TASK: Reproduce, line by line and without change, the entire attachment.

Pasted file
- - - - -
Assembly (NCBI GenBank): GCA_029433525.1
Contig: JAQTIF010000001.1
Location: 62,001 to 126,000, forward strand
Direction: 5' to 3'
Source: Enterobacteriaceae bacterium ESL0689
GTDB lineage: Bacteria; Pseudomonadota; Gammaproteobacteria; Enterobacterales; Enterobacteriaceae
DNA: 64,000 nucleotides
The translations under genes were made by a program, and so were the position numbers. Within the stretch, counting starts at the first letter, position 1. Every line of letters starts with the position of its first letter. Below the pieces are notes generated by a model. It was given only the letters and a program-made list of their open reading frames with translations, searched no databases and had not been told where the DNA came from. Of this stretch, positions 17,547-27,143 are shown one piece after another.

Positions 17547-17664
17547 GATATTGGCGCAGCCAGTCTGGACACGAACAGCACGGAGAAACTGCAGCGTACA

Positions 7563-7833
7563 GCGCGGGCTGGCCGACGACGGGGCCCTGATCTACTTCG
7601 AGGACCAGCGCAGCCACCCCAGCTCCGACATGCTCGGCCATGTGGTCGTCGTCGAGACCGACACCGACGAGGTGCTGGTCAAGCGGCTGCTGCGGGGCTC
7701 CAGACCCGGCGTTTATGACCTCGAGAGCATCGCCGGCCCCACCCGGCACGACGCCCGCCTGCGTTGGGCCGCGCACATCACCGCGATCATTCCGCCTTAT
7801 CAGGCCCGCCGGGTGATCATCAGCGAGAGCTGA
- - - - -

Assembly (NCBI GenBank): GCA_029433525.1
Contig: JAQTIF010000001.1
Location: 62,001 to 126,000, forward strand
Direction: 5' to 3'
Source: Enterobacteriaceae bacterium ESL0689
GTDB lineage: Bacteria; Pseudomonadota; Gammaproteobacteria; Enterobacterales; Enterobacteriaceae
DNA: 64,000 nucleotides
The translations under genes were made by a program, and so were the position numbers. Within the stretch, counting starts at the first letter, position 1. Every line of letters starts with the position of its first letter. Below the pieces are notes generated by a model. It was given only the letters and a program-made list of their open reading frames with translations, searched no databases and had not been told where the DNA came from. Of this stretch, positions 17,547-27,143 are shown one piece after another.

Positions 17547-17664
17547 GATATTGGCGCAGCCAGTCTGGACACGAACAGCACGGAGAAACTGCAGCGTACA

Positions 7563-7833
7563 GCGCGGGCTGGCCGACGACGGGGCCCTGATCTACTTCG
7601 AGGACCAGCGCAGCCACCCCAGCTCCGACATGCTCGGCCATGTGGTCGTCGTCGAGACCGACACCGACGAGGTGCTGGTCAAGCGGCTGCTGCGGGGCTC
7701 CAGACCCGGCGTTTATGACCTCGAGAGCATCGCCGGCCCCACCCGGCACGACGCCCGCCTGCGTTGGGCCGCGCACATCACCGCGATCATTCCGCCTTAT
7801 CAGGCCCGCCGGGTGATCATCAGCGAGAGCTGA